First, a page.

According to an internal government review obtained by the Vancouver Sun, Canada places so few restrictions on foreign students and schools that the student-visa system is open to widespread abuse and fraud.
The review notes that the rules associated with it are so lenient that even if foreign students never show up for class, they can’t be deported. The report said that there is no requirement for foreign students to actually attend classes, although they are in Canada for the purpose of study only. In order to study in Canada, students only need to show the intent to study in Canada, the review notes.
According to the review, this soft approach by Canada is in stark contrast to other competing nations, like the United States and Australia. Also, Canada is one of the few countries that grants permit to attend virtually any institution, irrespective of the fact as to whether it is a public university or a private university. In contrast to Canada, the US, Australia and the UK permit only a limited number of selected schools to accept overseas students.
After The Sun reported a widespread student-visa fraud in B.C., immigration minister Diane Finley ordered a review in the month of August last year.
The articles, based on the internal documents from the Border Service Agency of Canada, revealed that the fraud was so widespread in B.C. that the CBSA was unable to investigate almost ninety-five percent of the hundreds of alleged fraud cases that it knew about.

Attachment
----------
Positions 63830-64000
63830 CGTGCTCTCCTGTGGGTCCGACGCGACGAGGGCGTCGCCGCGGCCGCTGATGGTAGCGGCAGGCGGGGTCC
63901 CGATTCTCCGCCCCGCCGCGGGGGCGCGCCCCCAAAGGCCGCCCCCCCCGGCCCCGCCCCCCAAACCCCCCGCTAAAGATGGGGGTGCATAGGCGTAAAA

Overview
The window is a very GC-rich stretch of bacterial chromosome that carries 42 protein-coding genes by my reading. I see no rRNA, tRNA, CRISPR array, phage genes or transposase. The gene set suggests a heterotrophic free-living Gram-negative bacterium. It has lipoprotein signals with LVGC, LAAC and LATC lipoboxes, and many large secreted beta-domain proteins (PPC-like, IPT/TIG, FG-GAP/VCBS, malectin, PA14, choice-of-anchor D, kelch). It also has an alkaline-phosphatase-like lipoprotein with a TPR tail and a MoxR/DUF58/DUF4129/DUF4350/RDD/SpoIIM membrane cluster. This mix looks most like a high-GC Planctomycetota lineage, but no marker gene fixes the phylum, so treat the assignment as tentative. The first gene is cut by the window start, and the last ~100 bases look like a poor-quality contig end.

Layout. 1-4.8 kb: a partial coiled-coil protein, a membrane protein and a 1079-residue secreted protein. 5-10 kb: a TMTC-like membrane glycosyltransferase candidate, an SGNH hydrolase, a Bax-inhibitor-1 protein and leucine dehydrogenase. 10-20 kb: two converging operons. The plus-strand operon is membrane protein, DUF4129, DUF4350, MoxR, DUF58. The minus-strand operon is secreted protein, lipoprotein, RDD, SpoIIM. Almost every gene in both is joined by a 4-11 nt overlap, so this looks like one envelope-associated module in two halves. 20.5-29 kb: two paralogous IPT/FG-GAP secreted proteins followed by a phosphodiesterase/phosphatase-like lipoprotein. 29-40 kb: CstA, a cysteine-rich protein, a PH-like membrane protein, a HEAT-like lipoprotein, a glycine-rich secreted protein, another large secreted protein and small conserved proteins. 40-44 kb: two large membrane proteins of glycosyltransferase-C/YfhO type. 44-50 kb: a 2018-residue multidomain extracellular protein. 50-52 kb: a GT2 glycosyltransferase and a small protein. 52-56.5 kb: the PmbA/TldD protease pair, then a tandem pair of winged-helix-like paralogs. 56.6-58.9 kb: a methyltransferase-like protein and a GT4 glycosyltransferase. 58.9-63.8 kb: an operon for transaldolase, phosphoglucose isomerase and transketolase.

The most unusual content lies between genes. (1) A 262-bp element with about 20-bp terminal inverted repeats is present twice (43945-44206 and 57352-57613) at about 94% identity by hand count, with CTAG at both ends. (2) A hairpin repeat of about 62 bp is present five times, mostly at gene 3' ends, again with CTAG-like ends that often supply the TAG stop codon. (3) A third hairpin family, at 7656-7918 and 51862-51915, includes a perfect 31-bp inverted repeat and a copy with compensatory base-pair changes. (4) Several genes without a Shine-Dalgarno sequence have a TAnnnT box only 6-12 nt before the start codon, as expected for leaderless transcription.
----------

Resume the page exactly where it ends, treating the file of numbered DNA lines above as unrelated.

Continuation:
The CBSA documents also disclosed that some of the bogus students who came to B.C. were soon involved in Asian organized crime, drug trafficking, prostitution and human smuggling.
The review noted that due to such problems, the student-visa system not only poses a threat to the integrity of the student program, it can also hamper Canada’s reputation as a quality education provider. The program also poses risk to the safety and security of Canada.
According to the government’s review, the student-visa system is inundated both by fake students with no intention of studying here and by bogus schools that operate as classy visa mills.
Ujjal Dosanjh, the Liberal incumbent in Vancouver South, said that modifications are required in the student-visa program and requiring students to attend classes would be the first step towards it.
Dosanjh also said that the provincial governments also need to do a better job in this field.